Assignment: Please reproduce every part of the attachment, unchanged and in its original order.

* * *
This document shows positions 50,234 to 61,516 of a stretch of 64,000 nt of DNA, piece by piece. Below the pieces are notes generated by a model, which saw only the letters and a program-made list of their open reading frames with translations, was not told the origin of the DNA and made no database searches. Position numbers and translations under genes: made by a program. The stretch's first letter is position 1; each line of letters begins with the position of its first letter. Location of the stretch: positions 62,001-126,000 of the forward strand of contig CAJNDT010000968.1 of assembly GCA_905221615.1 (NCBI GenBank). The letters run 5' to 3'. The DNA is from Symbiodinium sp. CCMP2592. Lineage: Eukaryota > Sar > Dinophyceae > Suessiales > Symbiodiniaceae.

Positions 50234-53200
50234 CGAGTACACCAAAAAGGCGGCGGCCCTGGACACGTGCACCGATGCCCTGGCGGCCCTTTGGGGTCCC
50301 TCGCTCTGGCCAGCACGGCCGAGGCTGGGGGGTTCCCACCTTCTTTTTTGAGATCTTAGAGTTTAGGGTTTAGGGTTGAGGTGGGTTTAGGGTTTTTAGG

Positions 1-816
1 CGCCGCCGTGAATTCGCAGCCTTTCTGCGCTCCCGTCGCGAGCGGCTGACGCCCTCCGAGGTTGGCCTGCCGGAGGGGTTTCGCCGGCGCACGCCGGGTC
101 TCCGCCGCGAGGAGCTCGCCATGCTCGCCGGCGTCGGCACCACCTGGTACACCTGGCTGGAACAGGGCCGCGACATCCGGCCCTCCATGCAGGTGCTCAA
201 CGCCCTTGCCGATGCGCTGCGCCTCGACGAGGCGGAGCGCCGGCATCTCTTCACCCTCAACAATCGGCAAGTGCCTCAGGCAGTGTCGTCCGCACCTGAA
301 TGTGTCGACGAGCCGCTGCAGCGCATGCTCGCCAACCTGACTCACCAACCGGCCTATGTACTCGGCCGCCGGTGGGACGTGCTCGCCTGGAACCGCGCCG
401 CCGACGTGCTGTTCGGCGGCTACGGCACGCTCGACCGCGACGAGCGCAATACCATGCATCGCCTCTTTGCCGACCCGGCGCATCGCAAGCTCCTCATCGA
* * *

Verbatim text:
This document shows positions 50,234 to 61,516 of a stretch of 64,000 nt of DNA, piece by piece. Below the pieces are notes generated by a model, which saw only the letters and a program-made list of their open reading frames with translations, was not told the origin of the DNA and made no database searches. Position numbers and translations under genes: made by a program. The stretch's first letter is position 1; each line of letters begins with the position of its first letter. Location of the stretch: positions 62,001-126,000 of the forward strand of contig CAJNDT010000968.1 of assembly GCA_905221615.1 (NCBI GenBank). The letters run 5' to 3'. The DNA is from Symbiodinium sp. CCMP2592. Lineage: Eukaryota > Sar > Dinophyceae > Suessiales > Symbiodiniaceae.

Positions 50234-53200
50234 CGAGTACACCAAAAAGGCGGCGGCCCTGGACACGTGCACCGATGCCCTGGCGGCCCTTTGGGGTCCC
50301 TCGCTCTGGCCAGCACGGCCGAGGCTGGGGGGTTCCCACCTTCTTTTTTGAGATCTTAGAGTTTAGGGTTTAGGGTTGAGGTGGGTTTAGGGTTTTTAGG

Positions 1-816
1 CGCCGCCGTGAATTCGCAGCCTTTCTGCGCTCCCGTCGCGAGCGGCTGACGCCCTCCGAGGTTGGCCTGCCGGAGGGGTTTCGCCGGCGCACGCCGGGTC
101 TCCGCCGCGAGGAGCTCGCCATGCTCGCCGGCGTCGGCACCACCTGGTACACCTGGCTGGAACAGGGCCGCGACATCCGGCCCTCCATGCAGGTGCTCAA
201 CGCCCTTGCCGATGCGCTGCGCCTCGACGAGGCGGAGCGCCGGCATCTCTTCACCCTCAACAATCGGCAAGTGCCTCAGGCAGTGTCGTCCGCACCTGAA
301 TGTGTCGACGAGCCGCTGCAGCGCATGCTCGCCAACCTGACTCACCAACCGGCCTATGTACTCGGCCGCCGGTGGGACGTGCTCGCCTGGAACCGCGCCG
401 CCGACGTGCTGTTCGGCGGCTACGGCACGCTCGACCGCGACGAGCGCAATACCATGCATCGCCTCTTTGCCGACCCGGCGCATCGCAAGCTCCTCATCGA